Week ending 2nd August 2019.

In a week that seemed primed to be dominated by central bank meetings and policy, in particular by the US Federal Reserve (Fed), it ended up being hijacked by none other than US President Donald Trump!

World Markets at a Glance

In a quiet few months for trade and several stalemates in trade negotiations with the Chinese, on Thursday Trump announced a surprise further 10% of tariffs on Chinese goods. These tariffs are due to come into play on 1st September with Trump stating that the tariffs could go “well beyond” 25%. The Chinese have since pledged counter measures, which the market awaits. This has all come after a set of two day trade negotiations between the two countries ended with little progress. So, what does this mean? We have seen this type of posturing before in order to put pressure on the Chinese to reach an agreement, and with the date for the tariffs to come into effect coming after the intended next set of trade talks in August, the current pull back in equity markets seems an overreaction and if anything, could represent a buying opportunity ahead of further trade talks. As we have seen at several points this year alone, the market can severely react to short term news, which allows for great investment opportunities!

Trade aside, this week has been littered with central bank meetings with all eyes centred on the Fed! Following the Fed Chairman, Jerome Powell’s accommodative stance in recent months, there was heavy expectation that he would cut the headline rate. Whilst there was mixed expectation on the level of the cut, the Wednesday meeting saw Powell announce a small cut of 0.25% which disappointed markets initially. However, following the cut Powell announced the potential for a further handful of ‘mini’ rate cuts. So, whilst we again saw an extreme short term market reaction to the level of Wednesday’s cut, once the market has digested the ramifications of a series of small cuts, this could be seen as a buoy for the US economy as Powell strives to pick inflation up to the 2% target. Again, the Fed’s approach seems sensible for the economy and whilst Donald Trump thought Powell was too ‘hawkish’ in his approach, it allows the Fed more room for manoeuvre going into 2020, which is ultimately better for both US and Global equity markets.

On Thursday we also saw the Bank of England hold rates at 0.75%. This came after a drop in sterling following the Fed policy meeting a day earlier. Bank of England Governor, Mark Carney, went on to reduce the bank’s 2019/20 growth forecast for the UK economy to 1.3% citing uncertainty surrounding Brexit as the protagonist, whilst also keeping the possibility for both an increase and cut in interest rates on the table. This stance suggests that the outcome of Brexit is not a foregone conclusion and that the bank remains accommodative and data dependent. Carney’s comments on Brexit uncertainty comes a day after UK Chancellor, Sajid Javid, pledged £2.1billion to prepare for a ‘no-deal’ Brexit… now, whilst this does seem quite an extreme measure, it seems likely that this was a move designed to show Brussels that the UK was prepared to leave the EU with no deal rather than a bad deal, strengthening the UK’s hand.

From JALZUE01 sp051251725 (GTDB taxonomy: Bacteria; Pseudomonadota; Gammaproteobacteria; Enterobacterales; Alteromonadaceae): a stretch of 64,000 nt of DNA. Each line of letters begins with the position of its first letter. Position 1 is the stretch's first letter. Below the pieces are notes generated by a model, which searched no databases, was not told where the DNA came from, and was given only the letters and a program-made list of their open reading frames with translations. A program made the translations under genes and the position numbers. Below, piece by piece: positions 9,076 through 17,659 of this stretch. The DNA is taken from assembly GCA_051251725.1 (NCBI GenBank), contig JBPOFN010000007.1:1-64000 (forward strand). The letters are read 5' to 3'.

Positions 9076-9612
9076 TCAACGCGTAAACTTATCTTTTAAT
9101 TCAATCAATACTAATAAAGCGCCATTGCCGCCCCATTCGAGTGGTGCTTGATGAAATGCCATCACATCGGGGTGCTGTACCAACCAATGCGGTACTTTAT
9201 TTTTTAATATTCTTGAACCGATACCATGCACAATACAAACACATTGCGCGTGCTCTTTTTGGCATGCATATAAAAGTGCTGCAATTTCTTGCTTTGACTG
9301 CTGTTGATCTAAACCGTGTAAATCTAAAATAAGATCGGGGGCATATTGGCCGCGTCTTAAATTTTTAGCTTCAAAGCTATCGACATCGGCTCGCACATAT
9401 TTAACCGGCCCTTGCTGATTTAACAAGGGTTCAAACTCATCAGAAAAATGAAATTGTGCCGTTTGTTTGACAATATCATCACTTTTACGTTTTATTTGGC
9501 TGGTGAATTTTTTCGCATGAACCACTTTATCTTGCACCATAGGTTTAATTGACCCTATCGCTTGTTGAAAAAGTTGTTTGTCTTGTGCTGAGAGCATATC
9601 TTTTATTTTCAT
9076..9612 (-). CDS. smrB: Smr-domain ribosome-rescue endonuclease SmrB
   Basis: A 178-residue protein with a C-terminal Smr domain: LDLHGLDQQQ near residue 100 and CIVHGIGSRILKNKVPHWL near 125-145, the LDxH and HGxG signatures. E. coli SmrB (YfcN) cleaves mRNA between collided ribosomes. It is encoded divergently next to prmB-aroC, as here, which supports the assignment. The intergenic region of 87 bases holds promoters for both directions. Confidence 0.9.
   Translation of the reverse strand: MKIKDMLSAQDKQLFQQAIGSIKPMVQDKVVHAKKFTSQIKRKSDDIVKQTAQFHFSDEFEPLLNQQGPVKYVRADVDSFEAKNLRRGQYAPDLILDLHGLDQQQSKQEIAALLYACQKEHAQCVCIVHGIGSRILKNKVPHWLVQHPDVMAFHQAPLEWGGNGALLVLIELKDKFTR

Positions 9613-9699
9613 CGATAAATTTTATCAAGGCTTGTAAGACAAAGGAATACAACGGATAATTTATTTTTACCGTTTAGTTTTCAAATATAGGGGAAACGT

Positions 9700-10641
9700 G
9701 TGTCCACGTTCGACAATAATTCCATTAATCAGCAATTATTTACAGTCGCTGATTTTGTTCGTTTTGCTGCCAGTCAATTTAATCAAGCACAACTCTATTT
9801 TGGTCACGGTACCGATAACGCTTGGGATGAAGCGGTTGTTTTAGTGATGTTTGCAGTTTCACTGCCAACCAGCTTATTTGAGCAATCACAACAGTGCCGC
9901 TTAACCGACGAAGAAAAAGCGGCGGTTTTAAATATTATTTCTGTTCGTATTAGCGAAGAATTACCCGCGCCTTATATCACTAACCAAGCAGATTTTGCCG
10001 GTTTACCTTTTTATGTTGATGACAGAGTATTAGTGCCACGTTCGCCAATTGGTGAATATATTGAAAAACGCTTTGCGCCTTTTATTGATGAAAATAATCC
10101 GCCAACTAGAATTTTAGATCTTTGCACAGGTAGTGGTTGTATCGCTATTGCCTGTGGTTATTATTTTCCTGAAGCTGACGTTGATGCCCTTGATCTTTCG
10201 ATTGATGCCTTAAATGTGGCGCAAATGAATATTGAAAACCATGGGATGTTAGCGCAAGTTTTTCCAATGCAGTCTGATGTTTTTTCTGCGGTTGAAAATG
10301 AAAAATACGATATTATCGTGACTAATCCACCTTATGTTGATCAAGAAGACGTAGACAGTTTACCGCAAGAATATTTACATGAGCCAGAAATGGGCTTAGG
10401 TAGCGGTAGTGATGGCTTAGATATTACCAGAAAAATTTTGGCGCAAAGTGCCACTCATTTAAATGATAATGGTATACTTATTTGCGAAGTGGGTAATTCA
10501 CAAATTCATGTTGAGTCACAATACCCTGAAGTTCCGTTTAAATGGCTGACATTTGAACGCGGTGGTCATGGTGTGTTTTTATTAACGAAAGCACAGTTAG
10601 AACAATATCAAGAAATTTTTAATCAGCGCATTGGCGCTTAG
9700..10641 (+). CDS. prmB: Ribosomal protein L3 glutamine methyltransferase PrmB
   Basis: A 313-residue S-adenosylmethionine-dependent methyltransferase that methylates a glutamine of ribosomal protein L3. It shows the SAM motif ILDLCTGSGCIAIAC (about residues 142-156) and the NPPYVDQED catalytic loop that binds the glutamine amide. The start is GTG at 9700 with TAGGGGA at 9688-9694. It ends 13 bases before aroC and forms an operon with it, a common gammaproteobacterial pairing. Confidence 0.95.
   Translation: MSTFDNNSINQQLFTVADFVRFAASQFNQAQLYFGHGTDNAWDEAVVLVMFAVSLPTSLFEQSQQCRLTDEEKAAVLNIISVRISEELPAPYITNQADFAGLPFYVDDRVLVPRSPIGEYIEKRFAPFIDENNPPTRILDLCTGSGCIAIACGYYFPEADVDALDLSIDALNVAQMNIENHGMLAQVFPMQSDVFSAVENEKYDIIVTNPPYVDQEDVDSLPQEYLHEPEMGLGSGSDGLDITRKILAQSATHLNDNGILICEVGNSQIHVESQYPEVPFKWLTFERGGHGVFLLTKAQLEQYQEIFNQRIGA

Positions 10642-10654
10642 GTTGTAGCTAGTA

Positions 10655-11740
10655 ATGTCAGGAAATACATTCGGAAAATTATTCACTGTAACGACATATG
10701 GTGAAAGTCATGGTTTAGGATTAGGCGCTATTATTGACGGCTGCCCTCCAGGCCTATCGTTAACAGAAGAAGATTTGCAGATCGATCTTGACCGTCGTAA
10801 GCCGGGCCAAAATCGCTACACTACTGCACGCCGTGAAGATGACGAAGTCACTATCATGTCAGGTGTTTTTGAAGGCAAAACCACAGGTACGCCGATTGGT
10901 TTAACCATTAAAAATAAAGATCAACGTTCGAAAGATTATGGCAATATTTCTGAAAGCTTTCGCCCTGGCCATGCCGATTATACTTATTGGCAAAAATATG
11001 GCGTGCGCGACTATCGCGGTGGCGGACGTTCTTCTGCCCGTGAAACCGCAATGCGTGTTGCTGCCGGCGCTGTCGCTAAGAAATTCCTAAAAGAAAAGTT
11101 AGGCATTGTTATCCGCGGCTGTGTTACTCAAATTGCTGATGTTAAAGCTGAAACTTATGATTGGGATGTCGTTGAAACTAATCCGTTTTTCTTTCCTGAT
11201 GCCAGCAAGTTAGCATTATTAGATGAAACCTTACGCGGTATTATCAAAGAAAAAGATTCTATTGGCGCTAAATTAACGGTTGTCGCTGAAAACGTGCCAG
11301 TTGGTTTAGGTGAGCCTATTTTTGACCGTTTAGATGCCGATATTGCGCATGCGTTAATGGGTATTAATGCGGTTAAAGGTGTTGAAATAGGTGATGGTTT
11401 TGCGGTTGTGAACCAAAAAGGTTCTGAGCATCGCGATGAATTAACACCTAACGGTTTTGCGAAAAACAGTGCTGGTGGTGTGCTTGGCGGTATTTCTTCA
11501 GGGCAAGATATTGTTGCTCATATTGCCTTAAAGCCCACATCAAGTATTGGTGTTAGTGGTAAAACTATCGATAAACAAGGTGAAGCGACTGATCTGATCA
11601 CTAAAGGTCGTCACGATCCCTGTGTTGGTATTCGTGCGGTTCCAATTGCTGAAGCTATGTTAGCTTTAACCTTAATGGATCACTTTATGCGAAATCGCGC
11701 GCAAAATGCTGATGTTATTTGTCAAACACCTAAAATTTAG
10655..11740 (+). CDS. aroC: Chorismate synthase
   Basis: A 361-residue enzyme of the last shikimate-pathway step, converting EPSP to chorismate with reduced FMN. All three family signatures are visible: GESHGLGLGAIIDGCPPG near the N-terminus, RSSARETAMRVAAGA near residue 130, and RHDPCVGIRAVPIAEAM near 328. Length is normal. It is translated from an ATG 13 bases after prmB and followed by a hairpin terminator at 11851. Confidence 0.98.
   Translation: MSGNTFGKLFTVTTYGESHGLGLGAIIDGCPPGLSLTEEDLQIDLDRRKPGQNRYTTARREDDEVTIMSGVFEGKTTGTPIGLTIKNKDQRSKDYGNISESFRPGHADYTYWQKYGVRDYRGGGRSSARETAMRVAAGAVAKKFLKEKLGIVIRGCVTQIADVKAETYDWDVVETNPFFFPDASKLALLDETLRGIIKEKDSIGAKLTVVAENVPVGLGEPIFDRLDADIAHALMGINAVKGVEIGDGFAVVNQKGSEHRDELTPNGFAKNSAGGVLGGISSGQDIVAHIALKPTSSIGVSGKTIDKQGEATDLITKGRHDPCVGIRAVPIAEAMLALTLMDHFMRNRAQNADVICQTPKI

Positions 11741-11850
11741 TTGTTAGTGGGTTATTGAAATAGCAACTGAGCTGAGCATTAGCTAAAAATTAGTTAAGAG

Elsewhere we saw the Bank of Japan (BoJ) hold interest rates unchanged at -0.1%. Echoing the dovish sentiments of many other global central banks recently, the head of the BoJ (Haruhiko Kuroda) went on to state that they will not hesitate to make policy adjustments if required. As such, the level of purchasing of Japanese Government Bonds and indeed Exchange Traded Funds by the BoJ are being continued.

There was a suite of economic data released with arguably the most significant being today’s release of US employment figures that saw the headline unemployment rate remain unchanged, whilst the participation rate increased, suggesting a tightening in the labour market. We also saw Chinese manufacturing data beat prior numbers and expectation, European unemployment remains steady at its decade low of 7.5%, and European GDP beat expectations coming in at 1.1% year-on-year.

So, whilst this week has suffered from short term reaction and misguided sentiment, this has created short term opportunities. This has come in the same week that I found out that Narendra Modi, Prime Minister of India, one of the most attractive regions from a long term investment opportunity stance, is joining Bear Grylls on an episode of ‘Man vs Wild’. This is something I would encourage you to watch, as it will likely give insight into the type of man that Modi is, his charisma and indeed enthusiasm for his country! (I believe the show is due to be aired in August… but don’t hold me to that!).

Jonathan Wiseman, Fund Manager